My name is Armanda. I am 25 years old and a student of Economics at the University of Bologna, Italy.
On 11 October 2014 thousands of people took to the streets all over Europe in order to express their opposition to TTIP(Transatlantic Trade and Investment Partnership)-TAFTA(Transatlantic Free Trade Area). In a nutshell, TTIP is a free trade and investment treaty and TAFTA is a proposal to create a trans-Atlantic free trade area covering Europe and North America. They are currently being discussed in a silent and obscure negotiation process among the authorities involved and documents are only partially and incompletely accessible to the public.
In order to better understand the most important critical aspects of TTIP, we interviewed Alberto Zoratti, president of Fairwatch and one of the national coordinators of the Italian campaign against TTIP. Behind a well shaped marketing based on the slogans “more benefits for all” and “the needed economic stimulus for Europe,” as Zoratti explained, hides a wider project that does not simply aim to reduce tariffs, which are already low (the average is 3-5%), but strives to achieve further deregulation and consequently causes a decline in the protection of consumers and workers’ right.
In fact, one of the major goals of TTIP, Zoratti emphasised, is to remove the “non tariff barriers to trade” which concerns a broad range of components, such as the quality of products, the definition of standards (like minimum wage), the production process, environmental protection and consumers’ health and safety.
It is important to point out that until now EU and USA have followed a significantly different approach towards products, with only the European approach based on the precautionary principle. Therefore, if the purpose is to “harmonise standards”, this will probably lead to a “race to the bottom” of European regulation with serious consequences, especially as far as public services are concerned.
Another very controversial aspect in the Treaty is the “Investor state dispute settlement” (ISDS), which recognises the right of corporations to sue sovereign governments through arbitration tribunals in case (according to them) specific laws or government policies damage their profits. This mechanism is already in action in USA. Through this provision, Europe will grant major corporations impressive powers and will subject States to the pressure of private company interests, which are often in contrast to social interests. Zoratti mentioned the example of the Veolia group (a French corporation) that decided in 2012 to file an ICSID¹ claim against the Egypt government because of the increase of the monthly minimum wage from 400 to 700 Egyptian pounds ($56 to $99) in 2011.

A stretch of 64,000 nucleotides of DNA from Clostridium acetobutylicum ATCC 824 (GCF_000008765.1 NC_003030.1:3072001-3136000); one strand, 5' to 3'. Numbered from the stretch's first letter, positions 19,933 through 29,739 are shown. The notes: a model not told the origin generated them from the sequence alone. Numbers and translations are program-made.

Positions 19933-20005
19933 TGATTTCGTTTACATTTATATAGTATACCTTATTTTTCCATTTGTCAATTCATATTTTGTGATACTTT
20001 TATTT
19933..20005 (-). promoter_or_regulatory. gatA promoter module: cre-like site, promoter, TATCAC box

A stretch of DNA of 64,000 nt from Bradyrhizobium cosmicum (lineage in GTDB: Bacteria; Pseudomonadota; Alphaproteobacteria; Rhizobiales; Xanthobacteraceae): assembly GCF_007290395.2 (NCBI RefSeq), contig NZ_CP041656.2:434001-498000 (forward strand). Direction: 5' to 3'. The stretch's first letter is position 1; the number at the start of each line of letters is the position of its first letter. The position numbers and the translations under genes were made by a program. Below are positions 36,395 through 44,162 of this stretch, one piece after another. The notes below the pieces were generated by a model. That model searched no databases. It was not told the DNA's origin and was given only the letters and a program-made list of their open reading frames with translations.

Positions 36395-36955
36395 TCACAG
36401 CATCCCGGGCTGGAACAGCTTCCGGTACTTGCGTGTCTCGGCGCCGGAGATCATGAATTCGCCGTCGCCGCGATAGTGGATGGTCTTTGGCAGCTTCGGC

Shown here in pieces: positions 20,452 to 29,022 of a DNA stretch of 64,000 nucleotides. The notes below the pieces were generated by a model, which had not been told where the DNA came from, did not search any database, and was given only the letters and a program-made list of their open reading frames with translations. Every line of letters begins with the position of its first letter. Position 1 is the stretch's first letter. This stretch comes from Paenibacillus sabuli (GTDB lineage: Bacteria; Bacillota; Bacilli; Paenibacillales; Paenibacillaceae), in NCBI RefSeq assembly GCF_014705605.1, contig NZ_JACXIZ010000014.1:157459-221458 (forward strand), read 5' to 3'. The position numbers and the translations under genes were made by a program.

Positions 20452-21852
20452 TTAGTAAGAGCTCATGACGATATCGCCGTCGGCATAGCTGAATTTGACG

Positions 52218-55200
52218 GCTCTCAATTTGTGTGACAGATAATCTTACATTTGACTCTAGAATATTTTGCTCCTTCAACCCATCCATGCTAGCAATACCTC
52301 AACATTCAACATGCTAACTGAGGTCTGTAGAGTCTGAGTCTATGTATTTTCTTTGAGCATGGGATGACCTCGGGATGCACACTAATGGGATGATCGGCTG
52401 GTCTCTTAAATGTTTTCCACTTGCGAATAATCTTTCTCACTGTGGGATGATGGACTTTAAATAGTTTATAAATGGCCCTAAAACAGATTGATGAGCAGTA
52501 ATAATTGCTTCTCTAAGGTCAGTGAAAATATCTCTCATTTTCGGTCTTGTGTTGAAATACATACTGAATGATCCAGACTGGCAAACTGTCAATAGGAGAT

Another example is the arbitrate between VattelFall and the city of Hamburg, with the company complaining about the violation of an international agreement (The Energy Charter Treaty) by imposing a more stringent standard in the final construction permit, and the City of Hamburg replying that the conditions stipulated were necessary under European law. This case is useful since it gives us a glimpse of how things will change after the ratification of TTIP: less conflict between European and international (US) regulations and more power for corporations. As professor Paul O’Connell of SOAS explains here, a “new constitutionalism” is emerging, consisting of a new global level of constitution defined by capital, for capital and of capital. All these elements are now under discussion in a silent and hidden procedure that vehemently contradicts the pretentious European rhetoric on transparency and civil participation. An active involvement of European citizens is extremely difficult since even the Members of the European Parliament only recently had the chance to read the document behind closed doors in Brussels with explicit prohibition of taking pictures or of making copies of some pages of the long draft presented to them, as was denounced by Stop TTIP committees.
The attempt of keeping people unaware of this crucial change is indefensible given the highly relevant social interest of the issue, and it clearly reflects the fear of a civil opposition against TTIP-TAFTA. What the campaigns and local committees all over Europe want to achieve is exactly this: a deep awareness and an active participation of people. According to Zoratti, we should persist in the diffusion of material among as many people as possible, especially in countries like Italy where media have only started recently to focus on this issue. Moreover, the Italian committee is working on the presentation of formal motions against TTIP directly promoted by public bodies, pushing public administrations to take a clear position.
Obviously, the reinforcement of the European network is essential in order to coordinate future actions, after the successful day of European mobilisation on 11th of October. There is still time, but not plenty of it: the EU and USA plan to reach an agreement in 2015 or 2016.
“Every day that passes is a lost day”, Italian Premier Renzi recently said during a conference on TTIP. We agree but with a slightly opposite interpretation: any day should be used to collect and diffuse materials, organise and act against TTIP, starting with demanding a complete and democratic disclosure of the legal provisions under formulation.
¹The International Centre for the Settlement of Investment Disputes, is a member of the World Bank and is funded by it.